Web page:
A Word On All-Natural Sunscreens

A new study published in the Journal of the American Medical Association Dermatology, showed that most people have difficulty picking the right sunscreen. The study consisted of 114 participants and fewer than half could correctly identify how well a sunscreen protected sunburn, premature aging and skin cancer. Researchers at Northwestern University Feinberg School of Medicine in Chicago conducted the study and found only 49& of participants surveyed knew what "SPF" stood for. Just in case you don't, it means "sun protection factor." 


This could stem from the look of sunscreen labels changing as of 2012. Sunscreen manufacturers used to be required to display only the SPF rating. Most participants understood that the higher the SPF the more protection you received but many are still confused around the protection against UVA rays that cause photoaging (premature aging of the skin) and also lead to skin cancer. Only 29% of those who participated in the study understood this notion.

We've all seen the all-natural section of the sunscreen aisle. But many people wonder if these sunscreens are full of natural ingredients, can it really protect us from the harsh rays of the sun?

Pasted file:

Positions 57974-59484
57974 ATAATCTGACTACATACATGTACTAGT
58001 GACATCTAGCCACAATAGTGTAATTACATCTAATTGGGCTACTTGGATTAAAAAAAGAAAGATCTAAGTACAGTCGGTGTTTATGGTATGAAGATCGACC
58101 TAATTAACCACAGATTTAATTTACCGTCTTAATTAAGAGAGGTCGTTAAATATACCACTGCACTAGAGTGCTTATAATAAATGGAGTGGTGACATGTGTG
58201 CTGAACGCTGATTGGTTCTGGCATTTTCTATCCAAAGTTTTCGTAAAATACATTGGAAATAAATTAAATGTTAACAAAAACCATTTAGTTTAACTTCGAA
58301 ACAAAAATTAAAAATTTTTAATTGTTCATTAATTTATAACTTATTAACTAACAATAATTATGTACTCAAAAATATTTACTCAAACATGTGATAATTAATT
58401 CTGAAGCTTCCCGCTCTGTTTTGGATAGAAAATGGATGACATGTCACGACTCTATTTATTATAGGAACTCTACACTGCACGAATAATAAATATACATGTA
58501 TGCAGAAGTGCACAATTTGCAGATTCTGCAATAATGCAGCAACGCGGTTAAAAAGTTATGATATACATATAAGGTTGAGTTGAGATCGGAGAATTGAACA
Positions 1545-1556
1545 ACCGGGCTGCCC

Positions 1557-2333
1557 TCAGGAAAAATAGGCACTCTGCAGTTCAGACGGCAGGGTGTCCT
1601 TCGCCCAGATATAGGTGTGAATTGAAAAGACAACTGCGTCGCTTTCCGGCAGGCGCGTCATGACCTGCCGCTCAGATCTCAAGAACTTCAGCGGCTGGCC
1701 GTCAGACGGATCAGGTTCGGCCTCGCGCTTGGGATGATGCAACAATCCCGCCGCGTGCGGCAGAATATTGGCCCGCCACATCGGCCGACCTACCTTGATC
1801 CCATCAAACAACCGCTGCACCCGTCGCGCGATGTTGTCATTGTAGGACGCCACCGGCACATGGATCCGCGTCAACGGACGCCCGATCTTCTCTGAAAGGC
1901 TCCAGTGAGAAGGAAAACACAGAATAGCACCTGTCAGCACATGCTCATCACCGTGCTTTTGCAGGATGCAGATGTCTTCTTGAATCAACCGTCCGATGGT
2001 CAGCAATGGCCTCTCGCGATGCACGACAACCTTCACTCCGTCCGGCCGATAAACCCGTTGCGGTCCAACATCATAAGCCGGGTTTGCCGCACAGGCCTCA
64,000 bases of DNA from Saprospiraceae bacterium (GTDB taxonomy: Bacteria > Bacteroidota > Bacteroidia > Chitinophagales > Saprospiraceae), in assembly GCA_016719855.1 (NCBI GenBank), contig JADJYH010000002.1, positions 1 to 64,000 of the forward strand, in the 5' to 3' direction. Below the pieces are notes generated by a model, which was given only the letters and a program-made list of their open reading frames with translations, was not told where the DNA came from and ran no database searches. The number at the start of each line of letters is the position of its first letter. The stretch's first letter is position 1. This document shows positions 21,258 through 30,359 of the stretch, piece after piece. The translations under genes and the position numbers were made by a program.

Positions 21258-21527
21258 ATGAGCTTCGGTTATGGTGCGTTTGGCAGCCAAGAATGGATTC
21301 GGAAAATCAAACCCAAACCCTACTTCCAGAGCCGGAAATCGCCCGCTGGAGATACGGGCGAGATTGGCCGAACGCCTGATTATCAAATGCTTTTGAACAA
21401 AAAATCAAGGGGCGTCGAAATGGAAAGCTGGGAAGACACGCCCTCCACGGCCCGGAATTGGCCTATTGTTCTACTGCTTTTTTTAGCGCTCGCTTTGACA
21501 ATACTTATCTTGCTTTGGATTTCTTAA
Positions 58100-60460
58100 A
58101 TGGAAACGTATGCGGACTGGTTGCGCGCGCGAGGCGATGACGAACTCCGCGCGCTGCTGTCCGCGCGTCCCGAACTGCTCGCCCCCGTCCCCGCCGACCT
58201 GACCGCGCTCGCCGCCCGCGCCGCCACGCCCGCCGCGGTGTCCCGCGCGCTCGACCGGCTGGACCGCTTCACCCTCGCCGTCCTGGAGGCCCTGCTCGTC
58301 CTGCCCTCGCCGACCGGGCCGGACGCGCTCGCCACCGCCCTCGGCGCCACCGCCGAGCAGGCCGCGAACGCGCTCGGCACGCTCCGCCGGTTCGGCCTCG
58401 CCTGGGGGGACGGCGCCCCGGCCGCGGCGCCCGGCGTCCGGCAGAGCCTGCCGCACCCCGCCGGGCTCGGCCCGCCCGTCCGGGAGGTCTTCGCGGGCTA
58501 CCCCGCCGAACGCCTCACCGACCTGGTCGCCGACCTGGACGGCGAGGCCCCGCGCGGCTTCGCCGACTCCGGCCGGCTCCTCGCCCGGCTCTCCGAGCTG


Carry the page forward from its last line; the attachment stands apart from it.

Experts recommend reapplying sunscreen every 2 hours because we sweat, we swim and sunscreen just plain wears off. Some people have expressed that all-natural sunscreens make them feel like they're not wearing anything at all. The sole active ingredient often in these products is zinc oxide which is the Environmental Working Group first choice for sun protection. This is one of the only ingredients that physically blocks the UVA and UVB rays. 

This ingredient among some of the others in all-natural sunscreens also help with allergic reactions and sensitive skin that some people suffer from with regular synthetic sunscreen products. 

We all love these extra hours of sun, but it is important that we stay safe and properly protect our skin.  Many of us believe that spraying on some sunscreen is enough, but this is part of a list of common mistakes we should avoid. Over 2 million Americans are diagnosed each year with skin cancer, and many of these cases are linked to harmful sun exposure that could have been prevented.

Part of the issue is inherent in the sunscreen that is available in the United States.  Unfortunately, compared to European markets, sunscreens available to Americans are less effective and outdated.  


  • Reapply sunscreen every two hours, or after every dunk in the pool or ocean.
  • Limit your exposure to the sun, especially during the middle of the day, when the sun’s rays are strongest.
  • If you have to be outside midday, find some shade, like an umbrella or a tree.
  • Cover up with long sleeves, pants, a hat and sunglasses whenever possible.